The reactions and comments online from the posting made by the Ohio State Highway Patrol showed that residents of the state are saddened by the news, but are also hoping to address ways to avoid roadside fatalities of officers. One user on Facebook commented on the tragedy, saying:
“This is horrible. Something should be done about the way people are to pull over, such as pull off at the next exit on the shoulder or something.
It puts everyone in danger being 4-6 feet from people traveling 50-70 mph. I know we have the “slow down move over law” but something else needs to be done in my opinion. My thoughts and my prayers go out to inspector Skeltons family, and to the Ohio State Highway Patrol.”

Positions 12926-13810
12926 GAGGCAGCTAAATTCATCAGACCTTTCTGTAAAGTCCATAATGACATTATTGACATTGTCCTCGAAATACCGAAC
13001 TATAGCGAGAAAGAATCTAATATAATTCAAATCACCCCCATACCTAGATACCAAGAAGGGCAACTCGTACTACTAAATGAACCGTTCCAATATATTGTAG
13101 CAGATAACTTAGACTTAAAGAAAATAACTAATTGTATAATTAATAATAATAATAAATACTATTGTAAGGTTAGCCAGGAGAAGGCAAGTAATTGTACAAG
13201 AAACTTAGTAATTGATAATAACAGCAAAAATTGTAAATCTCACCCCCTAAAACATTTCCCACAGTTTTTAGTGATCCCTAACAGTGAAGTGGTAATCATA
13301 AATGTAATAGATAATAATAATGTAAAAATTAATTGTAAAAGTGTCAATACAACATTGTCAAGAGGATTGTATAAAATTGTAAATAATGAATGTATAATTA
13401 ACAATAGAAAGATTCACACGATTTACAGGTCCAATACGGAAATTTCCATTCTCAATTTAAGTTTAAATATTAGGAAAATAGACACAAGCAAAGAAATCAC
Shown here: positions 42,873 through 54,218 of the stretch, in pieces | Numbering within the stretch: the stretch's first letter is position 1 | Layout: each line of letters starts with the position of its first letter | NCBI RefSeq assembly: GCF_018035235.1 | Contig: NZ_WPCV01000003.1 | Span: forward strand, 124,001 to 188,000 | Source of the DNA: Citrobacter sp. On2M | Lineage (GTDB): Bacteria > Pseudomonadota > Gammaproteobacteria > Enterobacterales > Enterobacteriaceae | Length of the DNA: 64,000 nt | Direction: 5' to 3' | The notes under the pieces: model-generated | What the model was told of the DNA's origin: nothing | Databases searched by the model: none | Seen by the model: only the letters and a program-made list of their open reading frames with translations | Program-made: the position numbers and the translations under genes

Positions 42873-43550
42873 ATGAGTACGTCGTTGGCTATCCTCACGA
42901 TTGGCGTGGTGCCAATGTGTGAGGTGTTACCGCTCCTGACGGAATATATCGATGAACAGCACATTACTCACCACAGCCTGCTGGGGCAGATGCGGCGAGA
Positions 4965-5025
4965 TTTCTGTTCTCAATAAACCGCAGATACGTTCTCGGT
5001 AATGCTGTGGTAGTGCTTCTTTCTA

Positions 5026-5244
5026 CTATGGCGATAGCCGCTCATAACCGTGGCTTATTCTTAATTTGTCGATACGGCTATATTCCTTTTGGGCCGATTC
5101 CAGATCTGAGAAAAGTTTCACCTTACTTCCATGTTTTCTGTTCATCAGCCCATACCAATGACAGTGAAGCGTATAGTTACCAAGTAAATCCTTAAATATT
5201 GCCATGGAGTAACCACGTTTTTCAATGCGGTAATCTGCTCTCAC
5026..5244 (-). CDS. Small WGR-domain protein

Other’s had responded to the online news of the Skelton’s passing, making mention of the dangers of any kind of distracted driving. One Facebook user commented:
“So sad … just sitting in her vehicle in the crossover. Prayers for everyone connected with her. People, please focus on your driving. This is avoidable.”
Another individual commented on their personal exchanges with Skelton, fondly remembering their interaction:
“She inspected my hazmat once. What a wonderful officer! She was knowledgeable, kind, yet firm. What an example. I am sorry for your loss. She was a true professional.”
Skelton, who was 49 at the time of her passing, has been a member of the Ohio State Highway Patrol since 2005. This amazing woman who dedicated nearly 15 years to helping keep her community and truck drivers on the road safe, sadly leaves behind her husband as well as her two children.